Israeli students show slight improvement in int'l test scores
Israeli students have placed 36th among 64 countries ranked by reading achievements and 41st by math and science achievements, according to figures released yesterday by PISA, the Program for International Student Assessment.
The results, based on data gathered in March 2009, reflect a slight improvement, particularly in reading achievements, from previous rankings published in 2006, but also showed major discrepancies between Jewish and Arab students.
In comparing results from the 57 countries that participated in the study both years, Israel jumped six places in reading and was ranked one place higher in math. Its science ranking was unchanged. The test is sponsored by the Organization for International Cooperation and Development, which Israel joined this year.
Addressing the gaps between Jewish and Arab children, the director general of the Education Ministry's National Authority for Educational Measurement and Evaluation, Michal Beller, said it was the equivalent of about two-and-a-half years of schooling.
The PISA international exam is conducted every three years among 15-year-olds. In the most recent testing, particular emphasis was placed on reading skills. Worldwide, about 470,000 students took the most recent test, including more than 5,700 in Israel, comprising a representative sample of the Israeli population. In addition to the 64 participating countries, one Chinese city, Shanghai, participated and came in first in all three subjects - reading, math and science.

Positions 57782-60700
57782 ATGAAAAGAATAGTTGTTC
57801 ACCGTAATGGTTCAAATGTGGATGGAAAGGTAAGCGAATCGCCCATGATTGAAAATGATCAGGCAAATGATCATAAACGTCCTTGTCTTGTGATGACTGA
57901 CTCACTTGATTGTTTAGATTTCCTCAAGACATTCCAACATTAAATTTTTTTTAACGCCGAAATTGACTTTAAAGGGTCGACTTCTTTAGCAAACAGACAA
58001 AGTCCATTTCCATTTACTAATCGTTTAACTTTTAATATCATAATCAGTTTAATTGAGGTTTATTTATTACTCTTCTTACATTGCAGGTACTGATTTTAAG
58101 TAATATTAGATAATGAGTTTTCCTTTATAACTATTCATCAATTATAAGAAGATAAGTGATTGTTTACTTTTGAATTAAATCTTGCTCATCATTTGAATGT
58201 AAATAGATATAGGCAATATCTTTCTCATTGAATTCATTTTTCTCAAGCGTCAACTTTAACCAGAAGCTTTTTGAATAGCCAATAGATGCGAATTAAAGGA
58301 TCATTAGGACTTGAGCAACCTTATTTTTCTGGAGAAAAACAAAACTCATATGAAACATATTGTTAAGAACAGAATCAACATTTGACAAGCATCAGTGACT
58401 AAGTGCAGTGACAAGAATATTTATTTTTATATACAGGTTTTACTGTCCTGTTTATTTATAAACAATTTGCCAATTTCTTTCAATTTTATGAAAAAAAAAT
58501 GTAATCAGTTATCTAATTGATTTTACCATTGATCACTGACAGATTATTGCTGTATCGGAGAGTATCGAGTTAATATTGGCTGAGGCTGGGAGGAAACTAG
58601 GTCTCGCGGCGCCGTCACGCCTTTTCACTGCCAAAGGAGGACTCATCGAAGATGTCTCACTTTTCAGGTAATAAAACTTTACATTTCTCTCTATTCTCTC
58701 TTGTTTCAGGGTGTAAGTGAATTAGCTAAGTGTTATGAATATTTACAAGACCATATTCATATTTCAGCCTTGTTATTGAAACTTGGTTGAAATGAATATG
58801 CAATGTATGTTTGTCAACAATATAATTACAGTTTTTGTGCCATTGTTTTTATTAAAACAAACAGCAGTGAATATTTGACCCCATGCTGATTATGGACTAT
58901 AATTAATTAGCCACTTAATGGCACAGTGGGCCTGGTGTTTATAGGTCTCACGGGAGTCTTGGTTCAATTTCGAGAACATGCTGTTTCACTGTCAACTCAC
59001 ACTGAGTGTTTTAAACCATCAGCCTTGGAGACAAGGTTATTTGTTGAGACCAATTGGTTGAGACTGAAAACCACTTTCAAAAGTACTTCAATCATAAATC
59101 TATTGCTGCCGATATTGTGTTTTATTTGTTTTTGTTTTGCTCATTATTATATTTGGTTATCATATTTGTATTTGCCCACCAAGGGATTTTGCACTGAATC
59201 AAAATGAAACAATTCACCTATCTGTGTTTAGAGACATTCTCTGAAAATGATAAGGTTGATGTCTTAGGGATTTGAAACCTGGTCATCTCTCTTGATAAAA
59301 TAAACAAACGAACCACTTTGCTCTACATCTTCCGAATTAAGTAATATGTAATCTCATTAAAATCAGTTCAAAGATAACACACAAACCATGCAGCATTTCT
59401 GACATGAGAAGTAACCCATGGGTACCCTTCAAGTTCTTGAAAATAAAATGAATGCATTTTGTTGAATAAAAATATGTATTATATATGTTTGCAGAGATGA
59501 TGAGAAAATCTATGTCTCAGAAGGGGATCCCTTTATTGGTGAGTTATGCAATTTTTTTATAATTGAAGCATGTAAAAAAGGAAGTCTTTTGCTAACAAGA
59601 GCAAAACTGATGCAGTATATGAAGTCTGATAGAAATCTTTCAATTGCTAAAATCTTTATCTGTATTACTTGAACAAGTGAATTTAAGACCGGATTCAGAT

In reading, on a scale of 200 to 800 points, Israelis scored an average of 474 points, compared with an international average of 493 points. Seven percent of Israeli 15-year-olds showed a high level of reading skills, which is about the international average. The proportion of students in Israel who scored poorly in reading, however, was 27 percent - significantly higher than the 19 percent international average. Among those countries with similar reading achievement scores as Israel's were Spain, the Czech Republic and Turkey. The improvement in Israeli students' reading scores compared with 2006 stems from a major improvement in the test scores of Jewish students.
Unlike reading, math scores showed little change and the proportion of Israeli students who excelled in math was half the international average. Furthermore, 39 percent of Israelis scored poorly in math as opposed to an international average of 22 percent. Israel's math achievement scores were comparable to those in Dubai, Turkey and Serbia, and once again reflected large gaps between Jews and Arabs. The average math score in Israel was 447 compared with an international average of 496.
In science, Israelis scored an average of 455 compared with an international average of 501. In this subject as well, the proportion of Israelis who excelled in the exam was half the international average (4 percent compared with 8 percent ). Even worse, 33 percent of Israelis scored poorly in science compared with 18 percent internationally. Israeli students achieved similar results in science as their counterparts Dubai and Turkey.
Addressing the findings at a Tel Aviv press conference where the results were presented, Education Minister Gideon Sa'ar said: "If we look at Hebrew speakers separately, the students' achievements are actually above the OECD average. There was also an improvement in the Arab community but it was not of the same magnitude."
He added: "We cannot ignore the very large discrepancies between Jews and Arabs in every subject. We must invest especially in the Arab community."
The Monitoring Committee for Arab Education said it was not surprised by the gaps in achievement scores, which it said reflected an inferior investment of resources in Israeli Arab schools. It said Arab education in Israel requires a complete overhaul.
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